There are several limitations to our approach. For one, the URNNG takes considerably more time/memory to train than a standard language model due to the dynamic program in the inference network, multiple samples to obtain low-variance gradient estimators, and dynamic computation graphs that make efficient batching nontrivial.232323The main time bottleneck is the dynamic compution graph, since the dynamic programming algorithm can be batched (however the latter is a significant memory bottleneck). We manually batch the shift and reduce operation as much as possible, though recent work on auto-batching (Neubig et al., 2017) could potentially make this easier/faster. The model is sensitive to hyperparameters and required various optimization strategies (e.g. separate optimizers for the inference network and the generative model) to avoid posterior collapse. Finally, the URNNG also seemed to rely heavily on punctuation to identify constituents and we were unable to improve upon a right-branching baseline when training the URNNG on a version of PTB where punctuation is removed.242424Many prior works that induce trees directly from words often employ additional heuristics based on punctuation (Seginer, 2007; Ponvert et al., 2011; Spitkovsky et al., 2013; Parikh et al., 2014), as punctuation (e.g. comma) is usually a reliable signal for start/end of constituent spans. The URNNG still has to learn to rely on punctuation, similar to recent works such as depth-bounded PCFGs (Jin et al., 2018) and DIORA (Drozdov et al., 2019). In contrast, PRPN (Shen et al., 2018) and Ordered Neurons (Shen et al., 2019) induce trees by directly training on corpus without punctuation. We also reiterate that punctuation is used during training but ignored during evaluation (except in Table 4).

PPL 93.2 96.7 88.7 90.6
Overall 62.5 61.9 69.3 64.6
Subj. 63.5 63.7 89.4 67.2
Obj. Rel. 62.6 61.0 67.6 65.7
Refl. 60.7 68.8 57.3 60.5
NPI 58.7 39.5 46.8 55.0
Table 6: Syntactic evaluation based on the setup from Marvin and Linzen (2018). Subj. is subject-verb agreement in sentential complement, across prepositional phrase/subjective relative clause, and VP coordination; Obj. Rel. refers to subject-verb agreement in/across an objective relative clause; Refl. refers to reflexive pronoun agreement with antecedent; NPI is negative polarity items.

5 Related Work

There has been much work on incorporating tree structures into deep models for syntax-aware language modeling, both for unconditional (Emami and Jelinek, 2005; Buys and Blunsom, 2015; Dyer et al., 2016) and conditional (Yin and Neubig, 2017; Alvarez-Melis and Jaakkola, 2017; Rabinovich et al., 2017; Aharoni and Goldberg, 2017; Eriguchi et al., 2017; Wang et al., 2018; G et al., 2018) cases. These approaches generally rely on annotated parse trees during training and maximizes the joint likelihood of sentence-tree pairs. Prior work on combining language modeling and unsupervised tree learning typically embed soft, tree-like structures as hidden layers of a deep network (Cho et al., 2014; Chung et al., 2017; Shen et al., 2018, 2019). In contrast, Buys and Blunsom (2018) make Markov assumptions and perform exact marginalization over latent dependency trees. Our work is also related to the recent line of work on learning latent trees as part of a deep model through supervision on other tasks, typically via differentiable structured hidden layers (Kim et al., 2017; Bradbury and Socher, 2017; Liu and Lapata, 2018; Tran and Bisk, 2018; Peng et al., 2018; Niculae et al., 2018; Liu et al., 2018), policy gradient-based approaches (Yogatama et al., 2017; Williams et al., 2018; Havrylov et al., 2019), or differentiable relaxations (Choi et al., 2018; Maillard and Clark, 2018).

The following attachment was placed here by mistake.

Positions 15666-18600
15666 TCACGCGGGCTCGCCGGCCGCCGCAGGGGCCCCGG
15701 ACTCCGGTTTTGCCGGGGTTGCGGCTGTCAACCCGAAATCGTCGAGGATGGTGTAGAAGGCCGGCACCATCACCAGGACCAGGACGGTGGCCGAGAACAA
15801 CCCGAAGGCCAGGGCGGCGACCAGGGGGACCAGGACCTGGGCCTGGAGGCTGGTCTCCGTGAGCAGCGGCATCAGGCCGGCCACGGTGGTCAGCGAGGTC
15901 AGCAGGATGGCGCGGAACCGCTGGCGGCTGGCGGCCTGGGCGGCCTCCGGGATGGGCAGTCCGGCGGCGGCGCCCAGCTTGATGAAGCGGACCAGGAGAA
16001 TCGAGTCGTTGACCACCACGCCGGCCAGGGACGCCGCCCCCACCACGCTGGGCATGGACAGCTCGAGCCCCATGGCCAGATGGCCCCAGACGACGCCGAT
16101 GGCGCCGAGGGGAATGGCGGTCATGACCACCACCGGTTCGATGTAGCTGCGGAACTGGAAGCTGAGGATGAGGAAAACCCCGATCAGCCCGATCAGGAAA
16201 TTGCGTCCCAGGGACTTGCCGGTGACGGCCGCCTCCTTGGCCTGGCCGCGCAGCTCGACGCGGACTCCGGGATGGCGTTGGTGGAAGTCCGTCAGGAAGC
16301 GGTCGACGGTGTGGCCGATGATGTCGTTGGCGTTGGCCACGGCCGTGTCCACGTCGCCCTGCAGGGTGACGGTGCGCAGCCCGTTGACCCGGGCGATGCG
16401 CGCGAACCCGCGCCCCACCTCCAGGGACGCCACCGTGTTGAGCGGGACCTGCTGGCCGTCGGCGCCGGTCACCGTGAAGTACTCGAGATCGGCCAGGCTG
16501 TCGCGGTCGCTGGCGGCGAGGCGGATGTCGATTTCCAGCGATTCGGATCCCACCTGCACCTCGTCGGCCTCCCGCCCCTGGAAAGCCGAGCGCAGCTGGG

The variational approximation uses amortized inference (Kingma and Welling, 2014; Mnih and Gregor, 2014; Rezende et al., 2014), in which an inference network is used to obtain the variational posterior for each observed . Since our inference network is structured (i.e., a CRF), it is also related to CRF autoencoders (Ammar et al., 2014) and structured VAEs (Johnson et al., 2016; Krishnan et al., 2017), which have been used previously for unsupervised (Cai et al., 2017; Drozdov et al., 2019; Li et al., 2019) and semi-supervised (Yin et al., 2018; Corro and Titov, 2019) parsing.

6 Conclusion

It is an open question as to whether explicit modeling of syntax significantly helps neural models. Strubell et al. (2018) find that supervising intermediate attention layers with syntactic heads improves semantic role labeling, while Shi et al. (2018) observe that for text classification, syntactic trees only have marginal impact. Our work suggests that at least for language modeling, incorporating syntax either via explicit supervision or as latent variables does provide useful inductive biases and improves performance.

Finally, in modeling child language acquisition, the complex interaction of the parser and the grammatical knowledge being acquired is the object of much investigation (Trueswell and Gleitman, 2007); our work shows that apparently grammatical constraints can emerge from the interaction of a constrained parser and a more general grammar learner, which is an intriguing but underexplored hypothesis for explaining human linguistic biases.


We thank the members of the DeepMind language team for helpful feedback. YK is supported by a Google Fellowship. AR is supported by NSF Career 1845664.